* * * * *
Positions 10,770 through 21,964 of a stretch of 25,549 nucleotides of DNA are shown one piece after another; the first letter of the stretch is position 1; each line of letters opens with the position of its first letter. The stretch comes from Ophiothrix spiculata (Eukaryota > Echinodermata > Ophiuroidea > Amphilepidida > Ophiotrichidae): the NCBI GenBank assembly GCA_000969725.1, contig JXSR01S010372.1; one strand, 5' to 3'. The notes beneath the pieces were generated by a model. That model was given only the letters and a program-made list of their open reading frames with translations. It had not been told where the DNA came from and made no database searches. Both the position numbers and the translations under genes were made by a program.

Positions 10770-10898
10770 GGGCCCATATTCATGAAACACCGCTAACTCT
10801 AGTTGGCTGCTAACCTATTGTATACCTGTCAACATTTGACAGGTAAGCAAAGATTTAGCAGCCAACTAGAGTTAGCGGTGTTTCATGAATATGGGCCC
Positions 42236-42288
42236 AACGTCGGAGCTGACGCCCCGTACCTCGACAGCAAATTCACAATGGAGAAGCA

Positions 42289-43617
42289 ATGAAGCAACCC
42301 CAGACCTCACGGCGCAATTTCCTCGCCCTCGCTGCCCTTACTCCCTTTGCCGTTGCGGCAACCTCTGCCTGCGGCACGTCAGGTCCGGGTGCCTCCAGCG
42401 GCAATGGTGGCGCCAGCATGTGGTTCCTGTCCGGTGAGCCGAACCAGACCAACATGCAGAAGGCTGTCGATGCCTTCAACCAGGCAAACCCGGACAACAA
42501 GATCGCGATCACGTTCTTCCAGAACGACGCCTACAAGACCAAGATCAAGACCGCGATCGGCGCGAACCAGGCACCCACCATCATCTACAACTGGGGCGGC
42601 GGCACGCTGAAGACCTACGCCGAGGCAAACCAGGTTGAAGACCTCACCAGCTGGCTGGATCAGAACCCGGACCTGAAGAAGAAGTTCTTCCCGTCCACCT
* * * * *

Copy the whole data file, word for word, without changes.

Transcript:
Positions 10,770 through 21,964 of a stretch of 25,549 nucleotides of DNA are shown one piece after another; the first letter of the stretch is position 1; each line of letters opens with the position of its first letter. The stretch comes from Ophiothrix spiculata (Eukaryota > Echinodermata > Ophiuroidea > Amphilepidida > Ophiotrichidae): the NCBI GenBank assembly GCA_000969725.1, contig JXSR01S010372.1; one strand, 5' to 3'. The notes beneath the pieces were generated by a model. That model was given only the letters and a program-made list of their open reading frames with translations. It had not been told where the DNA came from and made no database searches. Both the position numbers and the translations under genes were made by a program.

Positions 10770-10898
10770 GGGCCCATATTCATGAAACACCGCTAACTCT
10801 AGTTGGCTGCTAACCTATTGTATACCTGTCAACATTTGACAGGTAAGCAAAGATTTAGCAGCCAACTAGAGTTAGCGGTGTTTCATGAATATGGGCCC
Positions 42236-42288
42236 AACGTCGGAGCTGACGCCCCGTACCTCGACAGCAAATTCACAATGGAGAAGCA

Positions 42289-43617
42289 ATGAAGCAACCC
42301 CAGACCTCACGGCGCAATTTCCTCGCCCTCGCTGCCCTTACTCCCTTTGCCGTTGCGGCAACCTCTGCCTGCGGCACGTCAGGTCCGGGTGCCTCCAGCG
42401 GCAATGGTGGCGCCAGCATGTGGTTCCTGTCCGGTGAGCCGAACCAGACCAACATGCAGAAGGCTGTCGATGCCTTCAACCAGGCAAACCCGGACAACAA
42501 GATCGCGATCACGTTCTTCCAGAACGACGCCTACAAGACCAAGATCAAGACCGCGATCGGCGCGAACCAGGCACCCACCATCATCTACAACTGGGGCGGC
42601 GGCACGCTGAAGACCTACGCCGAGGCAAACCAGGTTGAAGACCTCACCAGCTGGCTGGATCAGAACCCGGACCTGAAGAAGAAGTTCTTCCCGTCCACCT